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Centre for Trophoblast Research


Benedikt Strunz1, Jonna Bister1, Hanna Jönsson1, Iva Filipovic1, Ylva Crona-Guterstam1,2,3, Egle Kvedaraite1,4, Natalie Sleiers1, Bogdan Dumitrescu5, Mats Brännström6, Antonio Lentini7, Björn Reinius7, Martin Cornillet1, Tim WillingeSebastian Gidlöf2,3,8, Russell S. Hamilton9,10, Martin A. Ivarsson1 and Niklas K. Björkström1,*

1Center for Infectious Medicine, Department of Medicine Huddinge, Karolinska Institutet, Karolinska University Hospital, Stockholm, Sweden.

2Department of Clinical Science, Intervention and Technology, Karolinska Institutet, Stockholm, Sweden.

3Department of Gynecology and Reproductive Medicine, Karolinska University Hospital Huddinge, Stockholm, Sweden.

4Childhood Cancer Research Unit, Department of Women’s and Children’s Health, Karolinska Institutet, Stockholm, Sweden.

5Department of Obstetrics and Gynecology, Mälarsjukhuset, Eskilstuna, Sweden.

6Department of Obstetrics and Gynecology, University of Gothenburg, Gothenburg, Sweden.

7Department of Medical Biochemistry and Biophysics, Karolinska Institutet, Stockholm, Sweden.

8Department of Obstetrics and Gynecology, Stockholm South General Hospital, Stockholm, Sweden.

9Centre for Trophoblast Research, University of Cambridge, Cambridge, UK

10Department of Genetics, University of Cambridge, Cambridge, UK.

*Corresponding author. Email: benedikt.strunz[at] (B.S.); niklas.bjorkstrom[at] (N.K.B.)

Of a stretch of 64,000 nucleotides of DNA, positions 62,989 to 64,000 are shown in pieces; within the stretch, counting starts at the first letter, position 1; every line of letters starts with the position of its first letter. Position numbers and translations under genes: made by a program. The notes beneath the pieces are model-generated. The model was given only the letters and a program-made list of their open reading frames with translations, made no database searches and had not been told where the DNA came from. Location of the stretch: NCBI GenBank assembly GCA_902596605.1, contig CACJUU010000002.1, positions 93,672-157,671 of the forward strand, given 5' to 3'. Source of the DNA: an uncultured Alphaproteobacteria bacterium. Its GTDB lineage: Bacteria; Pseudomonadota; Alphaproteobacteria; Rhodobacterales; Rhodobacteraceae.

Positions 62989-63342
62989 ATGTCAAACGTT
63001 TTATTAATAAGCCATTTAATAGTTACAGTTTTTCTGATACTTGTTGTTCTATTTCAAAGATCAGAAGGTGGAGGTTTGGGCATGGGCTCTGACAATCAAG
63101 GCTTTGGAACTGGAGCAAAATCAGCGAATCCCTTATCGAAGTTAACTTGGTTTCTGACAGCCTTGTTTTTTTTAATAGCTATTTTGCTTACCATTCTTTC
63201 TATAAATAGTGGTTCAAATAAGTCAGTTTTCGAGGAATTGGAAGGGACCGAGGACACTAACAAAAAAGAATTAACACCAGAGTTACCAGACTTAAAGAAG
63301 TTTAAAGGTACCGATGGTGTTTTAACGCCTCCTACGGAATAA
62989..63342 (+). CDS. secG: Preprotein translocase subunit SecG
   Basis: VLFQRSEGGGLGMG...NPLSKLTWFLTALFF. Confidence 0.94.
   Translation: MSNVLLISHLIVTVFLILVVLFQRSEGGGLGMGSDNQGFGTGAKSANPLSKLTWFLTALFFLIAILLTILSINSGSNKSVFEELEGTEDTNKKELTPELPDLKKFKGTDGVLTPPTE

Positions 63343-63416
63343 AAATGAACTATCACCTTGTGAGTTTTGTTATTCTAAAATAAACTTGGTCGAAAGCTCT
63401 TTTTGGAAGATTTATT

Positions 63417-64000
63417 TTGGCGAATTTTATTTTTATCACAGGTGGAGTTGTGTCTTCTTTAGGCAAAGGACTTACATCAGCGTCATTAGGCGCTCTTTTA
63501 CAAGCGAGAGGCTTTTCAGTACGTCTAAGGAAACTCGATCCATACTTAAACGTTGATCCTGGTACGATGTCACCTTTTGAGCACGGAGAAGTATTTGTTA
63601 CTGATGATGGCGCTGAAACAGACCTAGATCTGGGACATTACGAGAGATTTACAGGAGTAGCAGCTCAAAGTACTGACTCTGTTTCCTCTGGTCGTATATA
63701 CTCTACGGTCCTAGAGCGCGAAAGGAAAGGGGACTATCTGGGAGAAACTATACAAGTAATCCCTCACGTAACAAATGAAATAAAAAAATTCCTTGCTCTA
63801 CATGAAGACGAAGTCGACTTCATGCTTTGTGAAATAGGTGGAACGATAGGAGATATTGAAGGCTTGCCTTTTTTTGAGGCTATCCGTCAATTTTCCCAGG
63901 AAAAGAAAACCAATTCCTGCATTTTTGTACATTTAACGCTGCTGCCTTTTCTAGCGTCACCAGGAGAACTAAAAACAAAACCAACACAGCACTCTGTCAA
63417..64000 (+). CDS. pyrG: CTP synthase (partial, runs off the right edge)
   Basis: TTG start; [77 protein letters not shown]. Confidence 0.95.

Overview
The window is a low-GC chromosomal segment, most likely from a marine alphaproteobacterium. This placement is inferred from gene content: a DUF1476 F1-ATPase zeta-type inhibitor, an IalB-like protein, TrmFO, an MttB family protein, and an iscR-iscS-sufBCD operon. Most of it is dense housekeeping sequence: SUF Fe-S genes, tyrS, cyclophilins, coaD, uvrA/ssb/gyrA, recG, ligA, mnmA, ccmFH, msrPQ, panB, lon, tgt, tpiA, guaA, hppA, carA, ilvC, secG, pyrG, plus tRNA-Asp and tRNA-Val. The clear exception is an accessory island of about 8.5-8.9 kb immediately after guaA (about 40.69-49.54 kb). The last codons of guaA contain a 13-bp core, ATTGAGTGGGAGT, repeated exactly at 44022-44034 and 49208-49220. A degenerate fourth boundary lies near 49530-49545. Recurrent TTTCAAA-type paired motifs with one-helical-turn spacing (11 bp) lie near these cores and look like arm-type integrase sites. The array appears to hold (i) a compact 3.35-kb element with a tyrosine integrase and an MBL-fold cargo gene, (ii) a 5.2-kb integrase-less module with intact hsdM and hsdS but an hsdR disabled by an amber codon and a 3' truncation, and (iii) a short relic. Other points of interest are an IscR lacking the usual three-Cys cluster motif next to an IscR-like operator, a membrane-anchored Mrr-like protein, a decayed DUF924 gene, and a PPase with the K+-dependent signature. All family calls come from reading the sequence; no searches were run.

Immune cell differentiation is critical for adequate tissue-specific immune responses to occur. Here, we studied differentiation of human uterine natural killer cells (uNK cells). These cells reside in a tissue undergoing constant regeneration and represent the major leukocyte population at the maternal-fetal interface. However, their physiological response during the menstrual cycle and in pregnancy remains elusive. By surface proteome and transcriptome analysis as well as using humanized mice, we identify a differentiation pathway of uNK cells in vitro and in vivo with sequential acquisition of killer cell immunoglobulin-like receptors and CD39. uNK cell differentiation occurred continuously in response to the endometrial regeneration and was driven by interleukin-15. Differentiated uNK cells displayed reduced proliferative capacity and immunomodulatory function including enhanced angiogenic capacity. By studying human uterus transplantation and monozygotic twins, we found that the uNK cell niche could be replenished from circulation and that it was under genetic control. Together, our study uncovers a continuous differentiation pathway of human NK cells in the uterus that is coupled to profound functional changes in response to local tissue regeneration and pregnancy.

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